THE TIMES OF INDIA, 28 Oct, 2006
Human beings differ from preceding stages and beings in at least two basic ways. They have a capacity to imagine, and are endowed with freedom of action. Pre-human stages of matter and life have a deterministic existence. Matter follows definite physical and chemical laws.
The seeds of vegetation and genes of animals quite conclusively determine how that particular species would play its role in nature. But, with humans, we cannot predict their behaviour with the same certainty as we can for plants and animals: We are more free to determine our actions. In that crucial difference lies the possibility of creation or destruction.
Human beings are the only creatures who have to consciously learn to live in harmony with nature. No other species of plants or animals needs to do this. At best, they need to pick up life-saving skills, which they do in the natural course of growing up. The know-ledge-seeking exercise is unique to human beings.
The purpose of this exercise is to bring about a harmony within and without — inside an individual and with other individuals, within a family and with society, and within human society and with the rest of nature.
There is no consensus yet on the nature of knowledge that would enable us to strike the best possible balance within and without. Spiritualism and materialism, as two distinct streams of thought, have guided human action so far, but both have failed in terms of providing a comprehensive guide to betterment of the human condition.
Some tried to combine the two but achieved little success. Now, we have more strife than harmony in human life. Although we are just one species, our lack of wisdom has made us divide ourselves on the basis of race, gender, culture, class, nation, religion and caste. This artificial division is the basis of all strife and human rights violations.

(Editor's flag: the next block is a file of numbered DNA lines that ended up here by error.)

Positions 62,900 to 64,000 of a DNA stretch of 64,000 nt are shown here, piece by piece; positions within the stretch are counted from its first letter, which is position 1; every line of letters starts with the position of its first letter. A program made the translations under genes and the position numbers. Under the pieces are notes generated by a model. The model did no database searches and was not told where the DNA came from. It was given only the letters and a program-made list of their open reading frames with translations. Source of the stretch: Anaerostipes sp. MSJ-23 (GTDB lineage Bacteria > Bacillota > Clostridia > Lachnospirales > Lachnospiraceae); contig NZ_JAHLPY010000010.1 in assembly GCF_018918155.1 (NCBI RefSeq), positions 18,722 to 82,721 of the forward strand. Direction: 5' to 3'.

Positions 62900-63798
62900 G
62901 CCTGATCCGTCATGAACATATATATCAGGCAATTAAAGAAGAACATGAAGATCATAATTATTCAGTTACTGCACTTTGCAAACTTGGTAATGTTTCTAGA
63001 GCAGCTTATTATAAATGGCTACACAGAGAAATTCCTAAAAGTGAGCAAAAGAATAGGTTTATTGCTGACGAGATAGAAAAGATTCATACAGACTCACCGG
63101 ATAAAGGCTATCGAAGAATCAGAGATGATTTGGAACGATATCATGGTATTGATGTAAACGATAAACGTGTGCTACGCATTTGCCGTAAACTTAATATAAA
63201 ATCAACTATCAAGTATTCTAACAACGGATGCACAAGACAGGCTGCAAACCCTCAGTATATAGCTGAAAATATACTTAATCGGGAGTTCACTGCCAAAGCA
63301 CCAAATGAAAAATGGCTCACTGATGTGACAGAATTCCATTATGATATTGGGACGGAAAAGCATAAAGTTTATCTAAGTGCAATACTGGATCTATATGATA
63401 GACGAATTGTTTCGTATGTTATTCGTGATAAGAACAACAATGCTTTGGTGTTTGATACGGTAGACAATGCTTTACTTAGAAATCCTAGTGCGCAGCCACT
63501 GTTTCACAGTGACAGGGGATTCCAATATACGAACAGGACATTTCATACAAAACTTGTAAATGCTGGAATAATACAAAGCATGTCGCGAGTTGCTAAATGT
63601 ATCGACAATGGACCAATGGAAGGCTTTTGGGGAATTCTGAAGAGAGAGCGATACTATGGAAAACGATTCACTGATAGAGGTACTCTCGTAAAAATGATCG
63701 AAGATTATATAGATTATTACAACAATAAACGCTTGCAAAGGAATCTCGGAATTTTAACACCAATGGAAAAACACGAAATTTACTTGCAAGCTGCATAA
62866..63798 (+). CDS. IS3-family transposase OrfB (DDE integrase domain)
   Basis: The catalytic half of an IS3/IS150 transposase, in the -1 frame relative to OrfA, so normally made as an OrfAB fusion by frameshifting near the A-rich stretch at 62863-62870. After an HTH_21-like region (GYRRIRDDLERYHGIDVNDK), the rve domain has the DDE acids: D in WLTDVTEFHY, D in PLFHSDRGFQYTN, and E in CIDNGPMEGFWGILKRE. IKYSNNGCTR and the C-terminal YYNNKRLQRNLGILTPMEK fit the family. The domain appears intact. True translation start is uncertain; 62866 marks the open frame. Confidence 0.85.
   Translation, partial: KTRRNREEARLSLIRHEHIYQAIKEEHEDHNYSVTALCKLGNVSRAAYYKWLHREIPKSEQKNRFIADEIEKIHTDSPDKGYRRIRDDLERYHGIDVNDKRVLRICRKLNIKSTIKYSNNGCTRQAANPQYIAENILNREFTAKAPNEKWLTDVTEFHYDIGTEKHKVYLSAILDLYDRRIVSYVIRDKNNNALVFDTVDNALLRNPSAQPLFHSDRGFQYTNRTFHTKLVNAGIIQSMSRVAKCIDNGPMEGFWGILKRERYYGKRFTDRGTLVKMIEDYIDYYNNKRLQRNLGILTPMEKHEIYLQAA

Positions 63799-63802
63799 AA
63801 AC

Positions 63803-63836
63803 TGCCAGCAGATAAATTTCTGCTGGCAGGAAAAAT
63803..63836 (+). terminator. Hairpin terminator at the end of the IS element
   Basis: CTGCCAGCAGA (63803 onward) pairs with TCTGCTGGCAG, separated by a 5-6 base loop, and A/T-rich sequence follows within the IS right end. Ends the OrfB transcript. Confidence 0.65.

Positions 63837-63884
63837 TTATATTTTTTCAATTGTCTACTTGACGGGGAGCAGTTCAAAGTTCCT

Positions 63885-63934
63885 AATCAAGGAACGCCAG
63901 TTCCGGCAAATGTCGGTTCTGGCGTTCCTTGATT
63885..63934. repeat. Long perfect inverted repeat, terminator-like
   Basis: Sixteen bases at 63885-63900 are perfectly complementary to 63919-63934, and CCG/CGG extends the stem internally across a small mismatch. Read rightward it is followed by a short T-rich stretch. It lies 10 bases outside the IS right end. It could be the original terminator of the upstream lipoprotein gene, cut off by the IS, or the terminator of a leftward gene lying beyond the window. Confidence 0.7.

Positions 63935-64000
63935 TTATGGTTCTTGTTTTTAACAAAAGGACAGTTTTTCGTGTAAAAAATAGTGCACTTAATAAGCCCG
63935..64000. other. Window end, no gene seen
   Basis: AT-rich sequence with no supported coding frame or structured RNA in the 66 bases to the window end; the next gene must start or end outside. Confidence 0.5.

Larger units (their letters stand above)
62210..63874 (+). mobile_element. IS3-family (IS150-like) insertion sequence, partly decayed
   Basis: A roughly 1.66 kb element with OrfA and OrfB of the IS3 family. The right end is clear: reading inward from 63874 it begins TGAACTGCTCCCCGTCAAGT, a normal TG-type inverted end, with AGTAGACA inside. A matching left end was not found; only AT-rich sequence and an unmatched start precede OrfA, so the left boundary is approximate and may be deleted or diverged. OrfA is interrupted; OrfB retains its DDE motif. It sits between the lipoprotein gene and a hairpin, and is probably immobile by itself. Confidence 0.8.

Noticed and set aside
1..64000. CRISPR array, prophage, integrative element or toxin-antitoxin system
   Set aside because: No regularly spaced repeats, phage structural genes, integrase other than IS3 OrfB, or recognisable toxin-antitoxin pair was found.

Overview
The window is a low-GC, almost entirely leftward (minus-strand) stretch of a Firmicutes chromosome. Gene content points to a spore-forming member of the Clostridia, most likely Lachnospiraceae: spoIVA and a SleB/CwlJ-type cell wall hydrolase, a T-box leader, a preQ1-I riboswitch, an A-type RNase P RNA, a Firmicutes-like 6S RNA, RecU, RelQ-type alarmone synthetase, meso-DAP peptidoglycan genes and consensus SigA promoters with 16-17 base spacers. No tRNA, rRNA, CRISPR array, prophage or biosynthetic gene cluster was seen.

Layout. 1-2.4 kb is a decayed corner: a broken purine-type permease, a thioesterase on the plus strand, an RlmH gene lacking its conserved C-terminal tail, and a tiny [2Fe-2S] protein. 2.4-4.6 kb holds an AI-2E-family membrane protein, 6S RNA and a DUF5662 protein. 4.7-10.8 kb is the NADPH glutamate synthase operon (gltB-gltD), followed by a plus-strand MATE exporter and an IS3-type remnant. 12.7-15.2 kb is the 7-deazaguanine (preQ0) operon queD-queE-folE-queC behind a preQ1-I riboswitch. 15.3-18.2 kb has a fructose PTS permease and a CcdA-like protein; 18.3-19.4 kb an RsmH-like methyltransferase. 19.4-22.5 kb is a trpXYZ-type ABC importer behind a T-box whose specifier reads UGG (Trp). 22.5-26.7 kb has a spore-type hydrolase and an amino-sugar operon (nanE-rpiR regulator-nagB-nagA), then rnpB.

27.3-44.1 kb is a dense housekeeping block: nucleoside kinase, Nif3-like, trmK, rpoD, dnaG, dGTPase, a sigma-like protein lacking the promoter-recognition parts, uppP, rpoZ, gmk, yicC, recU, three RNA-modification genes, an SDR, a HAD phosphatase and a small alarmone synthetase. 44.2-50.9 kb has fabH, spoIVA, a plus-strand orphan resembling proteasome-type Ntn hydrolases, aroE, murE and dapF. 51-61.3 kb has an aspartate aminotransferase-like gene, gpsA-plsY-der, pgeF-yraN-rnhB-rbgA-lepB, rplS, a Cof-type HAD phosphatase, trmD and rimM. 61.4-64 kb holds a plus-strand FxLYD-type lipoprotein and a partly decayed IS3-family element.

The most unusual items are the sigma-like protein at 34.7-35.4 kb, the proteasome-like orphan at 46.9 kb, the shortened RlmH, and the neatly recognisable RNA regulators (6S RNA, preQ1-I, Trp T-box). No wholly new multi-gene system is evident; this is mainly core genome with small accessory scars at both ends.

But in spite of our best efforts to exaggerate external differences to differentiate one human being from the other, some basic features unite us. We are one in recognising basic human values, like trust and love, which form the foundation of a happy human society. The basic philosophy of most religions is quite similar. Only rituals make them appear more different than they actually are.
Is it surprising that all around the globe, there is a consensus on the basic structure of a family, the most crucial element forming the emotional bedrock of our lives, and that we honour similar values across nations, race, culture and region? This happened without any government edict or law.
Human rights is an important area of emerging consensus. Despite the various forms of governments that rule us, we are agreed on the nature of freedom that every human being should enjoy. This is manifested in international treaties on the rights of marginalised communities and expression of commitment by various governments to honour these.
In this sense we have begun to evolve into a global community. The future will see weaken-ing of national identities and strengthening of a single identity, that of a global citizen, not merely in the context of globalised economy, but other more basic ways relating to celebration of human life and liberty.
That people around the world believe in values of truth and non-violence is evident in the manner in which they turned out in large numbers on the streets to oppose the US aggression in Afghanistan and Iraq. Some of the biggest protests were held inside the US. No single organisation or government was coordinating these protests.
People joined them following the dictates of their conscience. Similarly, we are witnessing an emerging alliance of people and people's movements around the world against the anti-people policies of the governments, international monetary agencies and multinational corporations working with the sole motive of profit-making.
Such global protests are a recent phenomenon. People across nations feel united to uphold some higher values of life which need to be preserved against the attack of market forces and governments.
People are coming together to fight for freedom from market exploitation, freedom from war and conflicts, gender justice, abolition of all forms of slavery and discrimination, upholding of human rights of minorities and indigenous people and state terrorism in the name of war against terror. The dream of another world might not be all that utopian after all.
The writer is a Magsaysay award winner